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  1. Default Regex - Is this possible?

    Desired Functionality:
    Using python regular expressions (perl-like), is it possible to create a query which only finds matches for which it has not already found?


    Input String:
    1 1 1 2 2 2 3 3 3 4 4 4 40 40 40 45 45 45


    Expected Output:
    ['1', '2', '3', '4', '40', '45']


    Input String:
    the the quick quick brown brown fox fox jumped jumped over over the the lazy lazy dog dog


    Expected Output:
    ['the', 'quick', 'brown', 'fox', 'jumped', 'over', 'lazy', 'dog']


    Input String:
    dog lazy the over jumped fox brown quick the the quick brown fox jumped over the lazy dog


    Expected Output:
    ['dog', 'lazy', 'the', 'over', 'jumped', 'fox', 'brown', 'quick']

  2. Default

    Do the words have to be in succession to count as repeats? Yes : No

  3. Default


    1 2 3 4 5 3 2 4 5 1


    ['1', '2', '3', '4', '5']

    That answer your question?

  4. Default


    finds duplicate words in succession, but you have to call the regex in a loop until it doesn't find any more duplicates.

    Haven't tested it but you could try the following with a loop:


  5. Default

    If you're not restricted to the regex itself, what you could do is iterate through all matches, adding them to a set. Then convert it to a list. Does not preserve order, though.

    A less efficient method that does preserve order would just check if the match is in the list (linear time) before adding it.

  6. Default

    You'd think a powerful parser like regex would be able to return only unique strings. I guess there's no management of that. :(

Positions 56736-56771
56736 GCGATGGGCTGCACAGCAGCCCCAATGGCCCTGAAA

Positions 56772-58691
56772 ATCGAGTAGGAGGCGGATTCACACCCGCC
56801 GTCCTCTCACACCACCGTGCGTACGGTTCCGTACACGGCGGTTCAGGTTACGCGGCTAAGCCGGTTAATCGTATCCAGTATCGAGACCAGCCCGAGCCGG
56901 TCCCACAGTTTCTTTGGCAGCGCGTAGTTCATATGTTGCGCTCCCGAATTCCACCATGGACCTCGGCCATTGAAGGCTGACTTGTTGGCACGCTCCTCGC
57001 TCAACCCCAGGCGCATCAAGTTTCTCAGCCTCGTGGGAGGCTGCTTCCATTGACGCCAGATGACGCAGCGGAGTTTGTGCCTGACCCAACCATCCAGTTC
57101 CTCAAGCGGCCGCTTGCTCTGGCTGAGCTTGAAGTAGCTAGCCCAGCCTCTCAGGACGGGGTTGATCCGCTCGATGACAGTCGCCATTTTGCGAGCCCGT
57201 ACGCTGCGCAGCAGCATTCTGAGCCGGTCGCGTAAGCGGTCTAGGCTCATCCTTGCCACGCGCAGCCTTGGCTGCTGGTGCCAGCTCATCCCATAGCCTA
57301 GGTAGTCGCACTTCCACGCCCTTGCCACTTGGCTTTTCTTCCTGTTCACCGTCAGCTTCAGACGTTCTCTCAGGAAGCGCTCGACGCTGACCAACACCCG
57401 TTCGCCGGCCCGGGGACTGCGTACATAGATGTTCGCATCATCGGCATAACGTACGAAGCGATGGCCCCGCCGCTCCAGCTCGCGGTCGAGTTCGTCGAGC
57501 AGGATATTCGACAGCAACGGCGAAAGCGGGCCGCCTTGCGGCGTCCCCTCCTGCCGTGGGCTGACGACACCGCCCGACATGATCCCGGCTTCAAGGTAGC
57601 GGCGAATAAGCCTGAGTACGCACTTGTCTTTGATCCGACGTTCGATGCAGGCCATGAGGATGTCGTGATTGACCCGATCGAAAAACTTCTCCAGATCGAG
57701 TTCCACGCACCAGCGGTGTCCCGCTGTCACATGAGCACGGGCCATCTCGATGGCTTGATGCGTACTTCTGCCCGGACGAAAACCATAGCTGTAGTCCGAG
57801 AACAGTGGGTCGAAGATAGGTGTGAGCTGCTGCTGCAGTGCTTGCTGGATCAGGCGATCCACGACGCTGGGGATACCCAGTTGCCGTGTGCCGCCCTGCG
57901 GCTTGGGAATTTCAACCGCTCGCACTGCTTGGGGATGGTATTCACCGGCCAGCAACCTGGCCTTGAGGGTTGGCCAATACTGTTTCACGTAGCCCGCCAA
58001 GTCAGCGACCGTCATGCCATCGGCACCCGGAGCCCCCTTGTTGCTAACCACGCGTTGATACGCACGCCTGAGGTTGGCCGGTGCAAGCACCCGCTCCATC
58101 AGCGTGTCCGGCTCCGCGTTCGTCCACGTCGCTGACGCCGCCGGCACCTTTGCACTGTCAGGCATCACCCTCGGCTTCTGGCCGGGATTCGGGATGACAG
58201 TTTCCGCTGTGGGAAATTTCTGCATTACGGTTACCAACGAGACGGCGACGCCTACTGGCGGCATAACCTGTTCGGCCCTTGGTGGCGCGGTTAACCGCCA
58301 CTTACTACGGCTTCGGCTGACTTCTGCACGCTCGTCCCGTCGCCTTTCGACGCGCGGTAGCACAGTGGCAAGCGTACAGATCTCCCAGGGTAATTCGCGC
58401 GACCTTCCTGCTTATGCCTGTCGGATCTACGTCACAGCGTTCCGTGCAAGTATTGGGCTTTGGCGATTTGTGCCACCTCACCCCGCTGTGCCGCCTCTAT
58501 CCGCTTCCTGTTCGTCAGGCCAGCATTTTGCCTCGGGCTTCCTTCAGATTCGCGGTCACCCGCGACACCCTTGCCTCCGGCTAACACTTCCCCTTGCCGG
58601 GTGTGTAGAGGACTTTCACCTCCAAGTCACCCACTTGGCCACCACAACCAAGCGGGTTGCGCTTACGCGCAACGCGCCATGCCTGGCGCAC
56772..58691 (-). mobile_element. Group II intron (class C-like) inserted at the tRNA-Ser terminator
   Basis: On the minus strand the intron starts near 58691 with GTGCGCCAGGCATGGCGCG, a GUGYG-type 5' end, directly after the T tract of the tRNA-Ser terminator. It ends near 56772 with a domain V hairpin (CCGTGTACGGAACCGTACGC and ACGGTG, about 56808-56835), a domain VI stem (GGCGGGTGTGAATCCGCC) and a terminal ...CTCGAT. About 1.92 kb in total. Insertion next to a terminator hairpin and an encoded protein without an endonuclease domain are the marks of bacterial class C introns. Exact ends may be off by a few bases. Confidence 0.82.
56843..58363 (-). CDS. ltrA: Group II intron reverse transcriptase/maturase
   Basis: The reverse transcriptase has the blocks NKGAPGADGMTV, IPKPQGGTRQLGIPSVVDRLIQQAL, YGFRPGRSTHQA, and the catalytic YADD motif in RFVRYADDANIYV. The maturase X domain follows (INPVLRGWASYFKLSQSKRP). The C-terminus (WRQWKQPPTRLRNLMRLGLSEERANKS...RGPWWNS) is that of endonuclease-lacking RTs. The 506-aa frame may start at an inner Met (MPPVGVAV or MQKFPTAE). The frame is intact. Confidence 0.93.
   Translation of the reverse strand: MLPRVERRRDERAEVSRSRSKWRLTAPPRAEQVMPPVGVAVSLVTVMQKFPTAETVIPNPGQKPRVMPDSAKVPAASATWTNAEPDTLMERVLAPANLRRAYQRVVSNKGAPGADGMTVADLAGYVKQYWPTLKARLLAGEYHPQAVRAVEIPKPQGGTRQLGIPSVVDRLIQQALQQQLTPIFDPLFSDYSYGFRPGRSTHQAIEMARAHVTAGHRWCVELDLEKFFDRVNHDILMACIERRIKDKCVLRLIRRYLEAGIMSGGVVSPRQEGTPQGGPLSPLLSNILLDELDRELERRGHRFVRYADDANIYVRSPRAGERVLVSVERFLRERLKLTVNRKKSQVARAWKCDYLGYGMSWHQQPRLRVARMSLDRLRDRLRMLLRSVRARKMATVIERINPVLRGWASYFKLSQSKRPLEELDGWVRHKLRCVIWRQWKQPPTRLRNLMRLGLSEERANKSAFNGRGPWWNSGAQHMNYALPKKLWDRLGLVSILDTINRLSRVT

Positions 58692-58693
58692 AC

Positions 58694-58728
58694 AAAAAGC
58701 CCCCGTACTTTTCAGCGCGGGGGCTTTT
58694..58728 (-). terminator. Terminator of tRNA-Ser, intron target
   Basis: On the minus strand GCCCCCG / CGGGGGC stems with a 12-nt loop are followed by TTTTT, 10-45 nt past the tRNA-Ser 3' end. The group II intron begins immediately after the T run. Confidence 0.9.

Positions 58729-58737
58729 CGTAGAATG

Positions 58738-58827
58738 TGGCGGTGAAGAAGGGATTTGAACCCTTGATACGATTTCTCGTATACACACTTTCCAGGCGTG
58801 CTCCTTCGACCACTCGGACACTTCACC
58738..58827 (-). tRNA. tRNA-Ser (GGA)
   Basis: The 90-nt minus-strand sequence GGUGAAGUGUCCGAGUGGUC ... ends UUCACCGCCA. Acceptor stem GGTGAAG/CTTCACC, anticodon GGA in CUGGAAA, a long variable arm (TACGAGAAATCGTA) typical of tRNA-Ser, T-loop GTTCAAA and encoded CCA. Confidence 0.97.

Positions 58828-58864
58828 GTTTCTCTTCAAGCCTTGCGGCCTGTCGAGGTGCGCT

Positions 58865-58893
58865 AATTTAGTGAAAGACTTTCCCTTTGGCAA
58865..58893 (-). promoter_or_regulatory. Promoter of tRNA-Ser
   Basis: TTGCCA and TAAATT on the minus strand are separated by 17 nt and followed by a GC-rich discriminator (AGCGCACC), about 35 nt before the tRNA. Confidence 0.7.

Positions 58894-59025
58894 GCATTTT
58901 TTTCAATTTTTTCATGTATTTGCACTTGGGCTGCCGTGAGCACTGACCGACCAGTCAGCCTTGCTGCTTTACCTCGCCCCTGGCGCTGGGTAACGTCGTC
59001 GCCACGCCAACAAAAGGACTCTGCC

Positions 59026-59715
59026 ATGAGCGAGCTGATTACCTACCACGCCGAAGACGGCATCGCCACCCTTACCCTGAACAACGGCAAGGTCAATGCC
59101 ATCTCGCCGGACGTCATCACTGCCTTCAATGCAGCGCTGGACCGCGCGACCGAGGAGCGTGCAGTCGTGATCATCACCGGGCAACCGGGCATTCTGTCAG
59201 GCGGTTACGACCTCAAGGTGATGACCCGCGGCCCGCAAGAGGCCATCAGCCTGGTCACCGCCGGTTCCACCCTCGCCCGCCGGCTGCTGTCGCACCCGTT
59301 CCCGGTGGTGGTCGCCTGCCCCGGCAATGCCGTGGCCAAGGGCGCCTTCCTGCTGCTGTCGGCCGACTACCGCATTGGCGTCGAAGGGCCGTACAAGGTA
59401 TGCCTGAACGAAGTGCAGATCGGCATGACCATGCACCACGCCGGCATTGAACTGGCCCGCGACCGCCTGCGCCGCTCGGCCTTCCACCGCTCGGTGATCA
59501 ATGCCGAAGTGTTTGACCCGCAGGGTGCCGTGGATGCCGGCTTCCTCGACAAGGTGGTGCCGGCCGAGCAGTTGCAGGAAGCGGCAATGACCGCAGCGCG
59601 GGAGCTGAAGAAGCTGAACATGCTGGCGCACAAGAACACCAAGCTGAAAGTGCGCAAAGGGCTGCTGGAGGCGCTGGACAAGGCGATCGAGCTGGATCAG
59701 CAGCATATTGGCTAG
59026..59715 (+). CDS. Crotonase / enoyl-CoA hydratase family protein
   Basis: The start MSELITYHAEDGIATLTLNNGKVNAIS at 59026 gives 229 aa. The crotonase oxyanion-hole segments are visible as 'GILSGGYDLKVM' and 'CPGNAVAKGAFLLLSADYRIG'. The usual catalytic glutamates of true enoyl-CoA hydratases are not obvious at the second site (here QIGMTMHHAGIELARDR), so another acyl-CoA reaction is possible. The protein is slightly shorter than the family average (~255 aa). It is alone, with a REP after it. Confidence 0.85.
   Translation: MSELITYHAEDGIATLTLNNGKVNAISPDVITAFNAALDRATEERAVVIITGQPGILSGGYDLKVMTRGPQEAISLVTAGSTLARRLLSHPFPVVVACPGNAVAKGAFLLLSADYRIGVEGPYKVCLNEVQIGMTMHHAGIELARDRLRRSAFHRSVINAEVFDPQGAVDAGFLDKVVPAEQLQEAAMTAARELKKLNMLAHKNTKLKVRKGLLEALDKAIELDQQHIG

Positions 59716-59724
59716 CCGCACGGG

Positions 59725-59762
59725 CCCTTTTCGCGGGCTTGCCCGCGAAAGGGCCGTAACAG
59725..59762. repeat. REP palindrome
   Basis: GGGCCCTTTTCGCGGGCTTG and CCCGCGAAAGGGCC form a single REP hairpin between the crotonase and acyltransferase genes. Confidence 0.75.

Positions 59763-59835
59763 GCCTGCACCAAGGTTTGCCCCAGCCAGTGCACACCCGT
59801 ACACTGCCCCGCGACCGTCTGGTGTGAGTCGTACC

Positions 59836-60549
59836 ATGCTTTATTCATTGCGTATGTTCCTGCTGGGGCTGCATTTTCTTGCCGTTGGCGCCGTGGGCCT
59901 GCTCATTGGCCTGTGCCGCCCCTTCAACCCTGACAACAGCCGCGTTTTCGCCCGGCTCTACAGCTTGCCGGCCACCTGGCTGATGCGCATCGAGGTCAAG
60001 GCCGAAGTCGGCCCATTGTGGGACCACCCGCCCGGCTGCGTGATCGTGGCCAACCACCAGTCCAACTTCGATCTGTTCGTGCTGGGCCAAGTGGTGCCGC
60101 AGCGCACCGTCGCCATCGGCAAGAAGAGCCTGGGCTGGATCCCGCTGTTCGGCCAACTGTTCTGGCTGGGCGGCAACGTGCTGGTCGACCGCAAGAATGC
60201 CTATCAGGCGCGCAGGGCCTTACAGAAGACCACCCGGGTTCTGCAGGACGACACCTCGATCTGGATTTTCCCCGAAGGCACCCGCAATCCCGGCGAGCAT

I know I could do...


    But I was just wondering if there was a way to do this just through regex.

  7. Default

    There may be; I don't know it all that well (more familiar with the, less featureful Lua pattern matching). Question is, why would you need one?

  8. Default

    Because regex is in C and therefore runs much faster than python methods of doing it.

  9. Default

    I haven't used C in a long time but for doing unique word counts in Perl, the easiest and fastest way to do it would be with a hash table. I forget how those are implemented in C.

  10. Default

    Python dictionary is basically a hash table, and a set is basically a dictionary that only holds empty values, so yeah.

    And regex is written in regex. (That or Python is written in C, take your pick.) Either way you'd still need some way to represent a set, or in the absence of one you'd check previous values by doing a linear traversal which is even worse.

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    Wouldn't tokenizing while reading through the string and putting them in a hash-table work fine?

  12. Default

    Creating a lexical analyzer is way out of the scope of my project. I'll just work with what I have. Thanks!

  13. Default

    This is the best way of doing it. If you need to preserve order, use an ordered set data structure.

    Iterating through the matches and inserting each match into a set will not take much more time than the regex alone. Go ahead, try it.

  14. Default

    Why is it premature optimization to attempt to use a well-established regular expression parser than to create my own method? I don't see the resemblance. All programmers ought to look for already present standardized implementations before attempting to implement their own solutions to prevent reinventing the wheel.

  15. Default

    I think the "wheel" of this problem is to do a unique sort on the list, which you will probably find library functions available in C to do this task.



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